Neighborhood Transformation

Neighborhood Transformation
CitiStates Report:
Economy Stuck on Bridge
Between Rich, Poor


By Manuel Pastor
Web-posted: Sun-Senttinal 7:13 p.m. Nov. 20, 2000


South Florida stands at the crossroads. Positioned to take leadership as the trade and financial capital of the Americas, it has many of the assets needed to become a true city-state.

So what's slowing progress?

Neal Peirce and Curtis Johnson point to crucial gaps, including the need to rebuild the region's tattered infrastructure for trade and travel. But equally tattered is South Florida's social infrastructure, especially the sharp gaps between rich and poor.

The income differences that strike the eye, gleaming mansions not far from crumbling homes, are no illusion. A recent study of economic growth in more than 70 different metro areas in the U.S. reports that those making the most progress on reducing poverty and inequality grew fastest.

South Florida's real (inflation-adjusted) per capita income grew by only 1 percent between 1990 and 1998, well below the 12 percent posted by the nation as a whole.

The usual explanations do not suffice. It's not just immigration: Los Angeles County, home to more undocumented workers than any other area in the country and site of the worst race riots in modern U.S. history, scored nine spots up the equity scale from Miami.

It isn't just Miami: While the city itself fares poorly, it is actually 17th in a list of 77 U.S. central cities, implying that the other cities and unincorporated areas in Miami-Dade are contributing significantly to the county's overall ranking as third worst for regional equity.

It isn't just Miami-Dade: Using another measure of inequality for a sample of 182 areas, developed by Janice Madden of the University of Pennsylvania, Miami-Dade is the seventh worst, but Palm Beach is in the top quarter of those facing the challenges of inequality and Broward not far behind.

And it isn't just that the region has an abundant share of super-wealthy. The percentage of South Florida school children qualifying for free or reduced cost meals, one of the best measures of child poverty, is nearly twice the level of most other large regions. South Florida's per capita income growth lagged the national average by about one-third over the 1990s.

It's easy to assume that concerns about poverty and distribution are merely the gripes of liberals or the positions of minority politicians. According to the old model, hard-headed business leaders should focus on growth, a task that requires keeping both government and community demands at arm's length. The problem is that regional growth itself depends on equity.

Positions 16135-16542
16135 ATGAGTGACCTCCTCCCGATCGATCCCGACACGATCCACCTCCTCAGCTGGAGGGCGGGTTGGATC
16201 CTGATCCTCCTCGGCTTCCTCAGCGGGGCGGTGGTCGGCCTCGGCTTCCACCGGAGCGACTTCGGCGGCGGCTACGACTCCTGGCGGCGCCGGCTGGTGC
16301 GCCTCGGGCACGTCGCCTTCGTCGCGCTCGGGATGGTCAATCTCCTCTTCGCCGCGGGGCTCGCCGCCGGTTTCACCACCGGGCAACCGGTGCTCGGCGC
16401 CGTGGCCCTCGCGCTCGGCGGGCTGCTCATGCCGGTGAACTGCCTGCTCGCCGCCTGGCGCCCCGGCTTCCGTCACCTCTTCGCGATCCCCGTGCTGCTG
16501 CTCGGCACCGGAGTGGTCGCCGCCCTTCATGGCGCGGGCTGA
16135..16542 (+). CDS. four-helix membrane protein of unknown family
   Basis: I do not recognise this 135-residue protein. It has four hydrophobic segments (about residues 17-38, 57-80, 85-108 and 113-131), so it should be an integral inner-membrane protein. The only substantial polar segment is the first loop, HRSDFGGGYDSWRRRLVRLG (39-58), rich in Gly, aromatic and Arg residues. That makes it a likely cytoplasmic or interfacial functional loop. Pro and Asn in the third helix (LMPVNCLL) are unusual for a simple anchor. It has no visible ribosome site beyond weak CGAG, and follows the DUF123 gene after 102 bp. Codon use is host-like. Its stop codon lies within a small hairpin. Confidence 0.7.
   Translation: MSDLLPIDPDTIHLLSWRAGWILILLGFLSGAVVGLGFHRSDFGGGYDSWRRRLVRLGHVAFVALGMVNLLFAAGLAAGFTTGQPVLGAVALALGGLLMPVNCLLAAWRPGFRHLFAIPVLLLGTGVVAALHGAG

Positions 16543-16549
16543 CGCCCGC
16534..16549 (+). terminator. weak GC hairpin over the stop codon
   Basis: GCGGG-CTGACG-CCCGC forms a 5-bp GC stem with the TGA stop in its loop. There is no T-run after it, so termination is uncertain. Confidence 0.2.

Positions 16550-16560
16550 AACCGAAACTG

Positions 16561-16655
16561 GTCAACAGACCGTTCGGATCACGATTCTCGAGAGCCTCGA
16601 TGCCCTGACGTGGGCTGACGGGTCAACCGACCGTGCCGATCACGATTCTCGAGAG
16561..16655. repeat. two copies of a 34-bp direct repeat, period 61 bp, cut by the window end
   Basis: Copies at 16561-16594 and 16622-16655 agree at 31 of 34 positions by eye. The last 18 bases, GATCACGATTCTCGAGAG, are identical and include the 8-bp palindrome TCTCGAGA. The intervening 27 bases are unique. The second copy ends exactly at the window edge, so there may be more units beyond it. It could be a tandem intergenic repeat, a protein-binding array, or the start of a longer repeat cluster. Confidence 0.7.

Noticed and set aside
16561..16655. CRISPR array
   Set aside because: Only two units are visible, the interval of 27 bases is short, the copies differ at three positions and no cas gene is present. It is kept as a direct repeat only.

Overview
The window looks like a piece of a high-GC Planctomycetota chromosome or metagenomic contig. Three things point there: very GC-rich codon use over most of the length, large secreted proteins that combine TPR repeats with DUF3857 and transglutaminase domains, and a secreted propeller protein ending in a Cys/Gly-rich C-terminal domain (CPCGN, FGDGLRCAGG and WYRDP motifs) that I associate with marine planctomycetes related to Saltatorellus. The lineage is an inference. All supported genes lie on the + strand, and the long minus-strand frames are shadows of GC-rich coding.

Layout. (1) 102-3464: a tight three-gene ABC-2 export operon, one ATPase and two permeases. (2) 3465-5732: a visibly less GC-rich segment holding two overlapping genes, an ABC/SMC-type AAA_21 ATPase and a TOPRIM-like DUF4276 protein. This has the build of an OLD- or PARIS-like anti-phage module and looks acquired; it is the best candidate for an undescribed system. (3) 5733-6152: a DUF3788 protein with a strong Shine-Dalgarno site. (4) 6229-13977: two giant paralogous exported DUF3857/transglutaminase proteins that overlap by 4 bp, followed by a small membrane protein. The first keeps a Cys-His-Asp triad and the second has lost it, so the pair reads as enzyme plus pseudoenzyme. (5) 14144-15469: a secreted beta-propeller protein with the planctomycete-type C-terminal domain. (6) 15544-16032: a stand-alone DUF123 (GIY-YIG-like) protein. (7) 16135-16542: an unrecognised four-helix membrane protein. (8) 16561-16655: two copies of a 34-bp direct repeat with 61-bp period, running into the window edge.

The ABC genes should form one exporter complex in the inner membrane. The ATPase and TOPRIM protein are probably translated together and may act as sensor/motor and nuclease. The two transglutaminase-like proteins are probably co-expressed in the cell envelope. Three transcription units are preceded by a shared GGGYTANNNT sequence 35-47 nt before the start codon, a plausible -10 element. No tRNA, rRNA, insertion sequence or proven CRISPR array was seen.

The secret of city-states lies in their ability to get sectors within their region to network their businesses, build their skills and pull together on a single economic policy. Poverty and widening differentials make such cooperation difficult, and they lead to under-investment in public education as the wealthy escape the system and the poor remain mired.

It is key to engage business leadership to get directly involved in the equity issue. In Charlotte, N.C., business helped city government launch a program to target poor neighborhoods, for example. Joint Venture Silicon Valley Network, everyone's poster-child for successful business-led regional revitalization efforts, has changed its official mission.

It was once "collaborating to compete in the global economy." Now it's trying to "enable all people in Silicon Valley to succeed in the new economy."

Also, it is important for community organizations to change their perspectives. When poor neighborhoods are passed up, their leaders often draw inward, thinking that the only chance for economic revival lies in attracting investment and jobs to their own confines.

Yet reverse commuting to available regional employment could be a way to bring income to poor neighborhoods.

Moreover, the central cities in each of South Florida's counties are projected to have relatively rapid job growth, creating opportunities for community-based development; indeed, there are increasing challenges of gentrification in some low-income neighborhoods in the region. The tools are there; is the political will? There are positive signs. The South Florida Regional Planning Council has stressed common ground, noting that bringing economic development back to inner city areas throughout the region could reduce poverty even as it guards against sprawl.

The council released an innovative report arguing for a regional approach to moving the poor from welfare to work. The South Florida Community Development Coalition, comprised of local community development groups, has worked to bring together community developers across the three counties to understand their common agenda and help steer investment to places where market forces alone won't do the trick. The Greater Miami Chamber of Commerce recently held discussions with the coalition about neighbor hood development, affordable housing and regional strategies.

This new kind of collaboration is key. In one of my last stays in Miami, the Heat was playing the Knicks in the NBA semi-finals. I was struck by the ability of the players and the enthusiasm of the South Florida fans. In the home of the Marlins, the Dolphins and countless teams large and small, South Floridians know one thing: You can have the greatest individual players but the real moments of triumph come when they have learned to play as a team.

That's the secret of city-states.

They're only as strong as the team.

Poverty and inequality mean wasted human resources and depleted social capital.

Inequality is as much an issue for business as it is for community activists. The region's economic future relies on effectively delivering opportunity to all South Florida's residents.